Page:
Turn That Noise Down!
The sounds and the fury of Frederickburg’s noise ordinance.
Right now, Linda Langerhans, the mayor of Fredericksburg, is in a tough spot. Fritztown, as the locals call it, used to be a placid city of bed-and-breakfasts, bratwurst, and antiques stores. But it hasn’t escaped the growth afflicting Central Texas, and live music is a big draw for the tourists. These days there’s more and more of it, which is good for the venue owners in the middle of town but not so hot for the locals who live on the wide residential streets just off Main, many of whom have flooded the local government with complaints.
Fredericksburg’s sound ordinance sets different maximum volumes for different times of the day. Live music in the daytime—as measured, in many cases, from a venue’s property line—can top out at 85 decibels, which one guide to decibel-measuring says is the equivalent of the noise produced by a snowblower. After 8 p.m. the limit drops to 70 decibels (dishwasher) and after 11 p.m. to 60 decibels (air conditioner). Late last year the city council considered pushing the daytime limit down a bit, maybe to 75 decibels (vacuum cleaner). Heated public debate forestalled action, but the complaints from locals kept coming.
The sound wars have been a divisive topic in Fredericksburg for the past nine months. To some, the conflict can even be seen as an expression of the town’s essential German-ness. “Desire for Quiet May Have Cultural Roots,” read a headline in the Fredericksburg Standard-Radio Post. The item related the story of the Antilärmverein, an anti-noise society founded in 1908 in Germany. “After two world wars, the desire for quiet didn’t diminish,” the item continued, describing the love of silence exhibited by Berliners.
In mid-April the city council revived discussions about toning things down by adding the issue to the agenda of its next meeting. The blowback began immediately: on April 13 Bill Lewis, a singer-songwriter based in San Antonio, alerted his Facebook followers. “The mayor of Fredericksburg, bless her music-hating heart,” he wrote, was trying to deep-six the local outdoor music scene. His post was shared nearly 14,000 times. Many of the 759 comments that followed were aimed at Langerhans, in the brutally personal fashion that has become all too common in social media. “She’s red head, which means no soul,” wrote one commenter. “What a bitch,” wrote another. “Maybe she’s related to Hitler,” said a third.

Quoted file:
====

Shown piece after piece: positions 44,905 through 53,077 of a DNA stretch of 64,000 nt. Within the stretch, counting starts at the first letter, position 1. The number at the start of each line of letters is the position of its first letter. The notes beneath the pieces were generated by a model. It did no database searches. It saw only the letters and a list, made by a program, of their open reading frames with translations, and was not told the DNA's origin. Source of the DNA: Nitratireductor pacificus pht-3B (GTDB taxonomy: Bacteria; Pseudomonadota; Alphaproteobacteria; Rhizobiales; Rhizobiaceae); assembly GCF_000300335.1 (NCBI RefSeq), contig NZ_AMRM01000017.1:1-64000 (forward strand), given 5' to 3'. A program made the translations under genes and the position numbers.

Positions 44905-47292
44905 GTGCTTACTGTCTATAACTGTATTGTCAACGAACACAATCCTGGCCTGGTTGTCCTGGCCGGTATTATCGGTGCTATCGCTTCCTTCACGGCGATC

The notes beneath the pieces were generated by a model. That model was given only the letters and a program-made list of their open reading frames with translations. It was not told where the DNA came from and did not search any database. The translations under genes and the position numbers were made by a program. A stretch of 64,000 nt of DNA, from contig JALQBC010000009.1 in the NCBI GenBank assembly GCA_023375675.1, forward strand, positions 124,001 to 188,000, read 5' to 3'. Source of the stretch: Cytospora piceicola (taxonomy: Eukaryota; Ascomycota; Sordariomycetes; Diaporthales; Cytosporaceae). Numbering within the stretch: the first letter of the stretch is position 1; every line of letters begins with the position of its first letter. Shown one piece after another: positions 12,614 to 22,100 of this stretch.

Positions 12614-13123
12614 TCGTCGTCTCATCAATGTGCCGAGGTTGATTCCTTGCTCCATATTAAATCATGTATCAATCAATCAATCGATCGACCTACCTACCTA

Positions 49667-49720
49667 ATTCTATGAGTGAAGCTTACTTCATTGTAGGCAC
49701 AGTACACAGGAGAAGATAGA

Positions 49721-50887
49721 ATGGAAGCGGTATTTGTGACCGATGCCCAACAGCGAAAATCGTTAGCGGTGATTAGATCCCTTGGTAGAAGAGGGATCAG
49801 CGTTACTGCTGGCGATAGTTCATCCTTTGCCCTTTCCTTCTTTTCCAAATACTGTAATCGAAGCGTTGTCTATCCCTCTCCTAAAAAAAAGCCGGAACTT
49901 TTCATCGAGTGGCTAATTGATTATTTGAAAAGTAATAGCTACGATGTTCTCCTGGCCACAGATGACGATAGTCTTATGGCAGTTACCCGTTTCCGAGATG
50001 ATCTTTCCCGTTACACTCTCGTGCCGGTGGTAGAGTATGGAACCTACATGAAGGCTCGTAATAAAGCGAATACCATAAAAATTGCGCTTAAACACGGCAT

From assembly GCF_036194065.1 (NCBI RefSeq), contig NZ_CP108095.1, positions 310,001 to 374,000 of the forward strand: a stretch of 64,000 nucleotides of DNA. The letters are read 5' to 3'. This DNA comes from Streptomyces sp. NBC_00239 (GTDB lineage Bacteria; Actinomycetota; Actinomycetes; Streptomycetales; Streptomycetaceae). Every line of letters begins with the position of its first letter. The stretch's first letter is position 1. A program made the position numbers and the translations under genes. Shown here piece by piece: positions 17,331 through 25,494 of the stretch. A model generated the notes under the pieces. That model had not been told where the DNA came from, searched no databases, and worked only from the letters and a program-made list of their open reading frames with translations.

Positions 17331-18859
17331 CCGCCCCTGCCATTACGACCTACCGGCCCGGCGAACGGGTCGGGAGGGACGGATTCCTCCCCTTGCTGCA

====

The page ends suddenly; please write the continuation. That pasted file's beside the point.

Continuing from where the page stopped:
Although its opponents treat it as the death knell of music, the proposed ordinance falls generally in line with the standards in other Texas towns. Denton, which has a bustling music scene, allows only 65 decibels, regardless of the time of day. Closer to home, New Braunfels and San Marcos allow ruckuses of up to 85 decibels, but Fredericksburg is a compact city, without an “entertainment district” as such. Anywhere that bands play, there’s likely a house nearby.
Five days after Lewis’s post appeared, irate residents began lining up outside the council hall two hours before the meeting was to start. Once the gavel fell, they took turns at the microphone and spoke their minds. One woman compared “noisemakers” to troublesome children who refuse to clean up their mess. Pastor Bobby Vitek, of Holy Ghost Lutheran Church, began with warm words. “Music is good for the soul. Necessary for the soul as well. I love music, and I’m in favor of music in our wonderful community.” But, he added diplomatically, his peace of mind had “been affected in a not great way.”
Quincy Harper, a singer-songwriter wearing a Johnny Cash T-shirt, took the mic after the pastor. “I do this for a living. My father did this for a living. My grandfather did this for a living,” he said. More restrictions would take money from his pocket and use up the police department’s time.
Pamela Taylor, a 21-year resident, complained of an incessant low beat in her living room. “If loud music is allowed to continue,” she warned, “then residents will move away from Main Street.” (“Good!” several members of the crowd exclaimed.)
At the end of the meeting it was decided that no action would be taken; the council had to think things through. But council member Jerry Luckenbach, his musically resonant surname notwithstanding, spoke up to admonish the horde. “There are some really rude and crude comments out there,” he said of the language and tone taken by many people over the previous weeks. “Don’t be like sheep and follow the leader who doesn’t even know where the hell he came from.”
Afterward, the bespectacled Langerhans, who was unfailingly polite throughout, acknowledged that all the internet name-calling was very new to her—she had to ask her daughter to show her how to find the posts and comments on Facebook. “It’s really amazing what you can do with social media,” she said. “It’s a shame we can’t do more of it for good things.”
Outside, Ben Jones, who co-owns the Coop, a new event venue on the west side of downtown, near a residential area, paced fretfully. “We’ve probably had the police called on us fifty times,” he said. His neighbors are exceedingly irate. But, he said, “at the end of the day, I’m not going anywhere. Unless somebody’s going to pay me back a hundred grand.”
The battle has been postponed, but one avenue for Fredericksburg’s musicians has been closed off: on May 7 Langerhans, facing an opponent regarded as more amenable to the town’s biergartens, cruised to reelection.